8 Tips for Shooting the Best Documentary-Style Wedding Portraits

Want to know the secrets to revealing the intimate moments behind every “I do”? Get eight pro tips for creating perfectly lit, romantic portraits. Plus, see here for your chance to take award-winning photographer Kirsten Lewis’ online Craftsy class, Documentary-Style Wedding Portraits, and develop your signature style as you learn how to capture compelling wedding photos that will thrill your clients and build your business.


1. Get to know your bride and groom

Having a documentary or photo-journalistic style implies that you are capturing moments as they happen without posing or setting up a photo. Just like a news photographer would not walk into a situation without knowing who the key players are and what the main issues are, make sure you know something about the bride and groom—for example, what is important to them, some details of their relationship, and which other people at the wedding are most significant. This will help you to capture powerful and emotional portraits, and eliminate a lot of the guesswork.


2. Move your feet

It’s important, as a documentary photographer, to stay out of the way. However, do not let this keep you in a corner. Move to get the best shot and keep moving until you have the angle you want.

3. Use the right lens

As you have more experience with wedding photojournalism, you will start to understand what kind of lenses work best for different situations. Generally, it’s nice to have longer lenses to stay out of the way and to keep people from noticing you. If you are the kind of person that adds energy to a group, getting in close with a wide lens might work better for you.


4. Anticipate moments

There are certain moments on a wedding day that almost always produce a reaction that makes for a great candid shot: the mother of the bride helping to get the dress on her daughter, the father of the bride right before walking down the aisle, and the groom as he sees his bride for the first time.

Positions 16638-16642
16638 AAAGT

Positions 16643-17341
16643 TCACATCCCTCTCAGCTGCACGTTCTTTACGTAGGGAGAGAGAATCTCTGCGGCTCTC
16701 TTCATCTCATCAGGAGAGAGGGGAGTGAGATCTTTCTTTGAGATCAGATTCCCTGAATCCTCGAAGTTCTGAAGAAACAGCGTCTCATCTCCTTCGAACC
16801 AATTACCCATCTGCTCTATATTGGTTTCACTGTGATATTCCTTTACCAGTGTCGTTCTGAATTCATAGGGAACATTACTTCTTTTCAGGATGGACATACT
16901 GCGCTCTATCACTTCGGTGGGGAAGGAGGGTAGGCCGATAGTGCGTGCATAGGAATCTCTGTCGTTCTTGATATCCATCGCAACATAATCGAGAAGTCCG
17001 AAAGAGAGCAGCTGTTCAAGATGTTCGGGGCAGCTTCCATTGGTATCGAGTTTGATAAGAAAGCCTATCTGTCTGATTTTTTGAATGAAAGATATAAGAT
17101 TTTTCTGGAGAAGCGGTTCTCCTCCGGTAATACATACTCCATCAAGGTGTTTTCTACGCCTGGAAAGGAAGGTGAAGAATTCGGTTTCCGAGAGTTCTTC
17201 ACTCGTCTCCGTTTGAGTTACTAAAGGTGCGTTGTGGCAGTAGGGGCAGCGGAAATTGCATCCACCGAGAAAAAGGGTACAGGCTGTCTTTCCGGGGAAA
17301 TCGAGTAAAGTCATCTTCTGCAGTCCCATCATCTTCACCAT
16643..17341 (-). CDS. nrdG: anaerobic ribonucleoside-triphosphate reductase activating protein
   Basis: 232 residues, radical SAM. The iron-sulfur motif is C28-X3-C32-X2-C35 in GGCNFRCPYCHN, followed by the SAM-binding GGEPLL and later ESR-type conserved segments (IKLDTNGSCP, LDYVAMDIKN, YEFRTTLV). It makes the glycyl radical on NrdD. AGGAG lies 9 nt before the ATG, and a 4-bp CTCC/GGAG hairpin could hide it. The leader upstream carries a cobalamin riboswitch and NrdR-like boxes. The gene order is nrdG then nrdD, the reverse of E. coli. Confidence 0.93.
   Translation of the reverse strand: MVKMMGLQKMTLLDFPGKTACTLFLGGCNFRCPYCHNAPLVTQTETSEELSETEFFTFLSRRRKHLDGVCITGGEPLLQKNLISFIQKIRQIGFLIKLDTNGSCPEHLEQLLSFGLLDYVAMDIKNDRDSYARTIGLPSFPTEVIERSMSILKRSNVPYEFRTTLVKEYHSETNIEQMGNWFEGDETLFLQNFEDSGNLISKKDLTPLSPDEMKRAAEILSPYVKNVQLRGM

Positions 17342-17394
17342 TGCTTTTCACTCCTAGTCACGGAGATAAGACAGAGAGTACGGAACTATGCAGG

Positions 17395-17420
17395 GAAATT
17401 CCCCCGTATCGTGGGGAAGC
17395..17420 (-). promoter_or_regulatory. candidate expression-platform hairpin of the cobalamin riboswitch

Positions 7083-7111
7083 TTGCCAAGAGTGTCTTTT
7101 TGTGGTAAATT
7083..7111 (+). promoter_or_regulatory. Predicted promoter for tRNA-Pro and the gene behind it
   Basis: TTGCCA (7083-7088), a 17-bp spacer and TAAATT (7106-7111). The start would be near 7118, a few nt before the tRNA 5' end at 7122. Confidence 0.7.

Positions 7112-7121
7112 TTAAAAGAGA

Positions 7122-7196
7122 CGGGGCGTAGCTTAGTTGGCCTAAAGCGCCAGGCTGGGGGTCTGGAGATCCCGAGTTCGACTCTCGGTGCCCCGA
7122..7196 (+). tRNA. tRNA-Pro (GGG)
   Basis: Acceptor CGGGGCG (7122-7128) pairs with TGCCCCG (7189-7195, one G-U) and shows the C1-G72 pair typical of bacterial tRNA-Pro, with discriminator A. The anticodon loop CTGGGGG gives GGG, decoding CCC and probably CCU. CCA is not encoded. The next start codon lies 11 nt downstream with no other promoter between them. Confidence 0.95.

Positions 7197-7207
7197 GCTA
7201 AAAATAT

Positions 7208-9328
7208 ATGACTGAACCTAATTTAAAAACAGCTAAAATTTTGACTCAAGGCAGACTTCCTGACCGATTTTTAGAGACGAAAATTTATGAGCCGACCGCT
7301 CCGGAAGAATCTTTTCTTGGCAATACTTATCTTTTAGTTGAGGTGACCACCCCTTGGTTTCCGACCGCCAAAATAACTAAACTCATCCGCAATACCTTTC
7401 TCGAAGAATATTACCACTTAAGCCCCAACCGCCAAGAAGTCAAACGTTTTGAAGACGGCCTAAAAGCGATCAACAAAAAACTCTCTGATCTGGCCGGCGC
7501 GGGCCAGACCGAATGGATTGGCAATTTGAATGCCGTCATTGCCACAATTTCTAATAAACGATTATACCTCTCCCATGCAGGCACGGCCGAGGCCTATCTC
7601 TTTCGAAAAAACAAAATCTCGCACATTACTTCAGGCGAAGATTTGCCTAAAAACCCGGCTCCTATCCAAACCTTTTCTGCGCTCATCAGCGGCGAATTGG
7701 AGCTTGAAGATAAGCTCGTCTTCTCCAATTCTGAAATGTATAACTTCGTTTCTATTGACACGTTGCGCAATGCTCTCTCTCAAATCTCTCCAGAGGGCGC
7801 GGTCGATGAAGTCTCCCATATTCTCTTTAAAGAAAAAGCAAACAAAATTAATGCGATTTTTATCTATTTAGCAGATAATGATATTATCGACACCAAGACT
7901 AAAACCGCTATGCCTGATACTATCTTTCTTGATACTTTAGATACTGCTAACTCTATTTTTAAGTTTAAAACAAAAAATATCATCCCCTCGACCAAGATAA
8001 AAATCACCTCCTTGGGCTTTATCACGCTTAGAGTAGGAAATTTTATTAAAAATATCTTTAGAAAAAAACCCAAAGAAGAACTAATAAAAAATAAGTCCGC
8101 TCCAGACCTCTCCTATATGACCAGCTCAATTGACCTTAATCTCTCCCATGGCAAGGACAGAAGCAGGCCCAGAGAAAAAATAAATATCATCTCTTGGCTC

5. Tell the story with each shot

As you are composing and cropping each shot, look to tell a story. Use foreground and background elements to set the stage. Reaction shots are great, but context will take your shot to the next level. Include the person or thing your subject is reacting to in the photo so the viewer understands the whole story.


 6. Find the details

Sometimes, a great photo doesn’t need to show the whole story in order to tell it. Look for details that say something about the wedding or about the couple. Maybe it’s a pair of shoes lying on the dance floor—telling us there was some serious dancing going on. Maybe it’s the rings sitting on a Bible—telling us the couple is serious about their faith.


7. Walk the bride into moments

Unfortunately, not every couple or wedding makes for stunning, epic wedding photos. Gauge their expectations and if you think you might need to coach them a little to get awesome photos, do so. It’s not the news. This might mean placing the bride in good lighting right before you think something important is going to happen. Or it might mean staging a moment of anticipation (like a First Look) that brings out more emotion.


8. Be sensitive

Documentary photographers are often faced with the dilemma of spending their time photographing someone in pain versus helping that someone out. It’s important to be a compassionate human above being a photojournalist, and even more so at a wedding. When someone is crying or embarrassed, be discreet about your photo taking. Look to capture the bride and groom at their best, even if it’s not a completely accurate depiction of the day.

Now that you’ve discovered a few tricks for documentary-style wedding photos, get the expert strategies you need to attract new clients with stunning wedding portraits. See here for your chance to take the online Craftsy class Documentary-Style Wedding Portraits, and learn how to harness ambient light, play with composition and engage with your subjects. Plus, get website and marketing tips, discover how to capture a dynamic range of images in less than 15 minutes with Kirsten’s innovative 360-degree challenge, and learn which creative risks always pay off for standout portraits. With this class you’ll enjoy lifetime access to personalized guidance from award-winning photographer Kirsten Lewis, in the comfort of your home.

What are some of your favorite tricks for taking wedding day portraits?

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4 responses to “8 Tips for Shooting the Best Documentary-Style Wedding Portraits”

  1. Gagan Dhiman says:

    These are good. You should check out Adonyejaja.com/blog He is really good. Talk about photojournalism shooting style, This guy got it down!

  2. I am not much of a wedding photographer, but this is good advice,

  3. Marek says:

    Awesome! Wise advices and specific, 100% photojournalistic approach.

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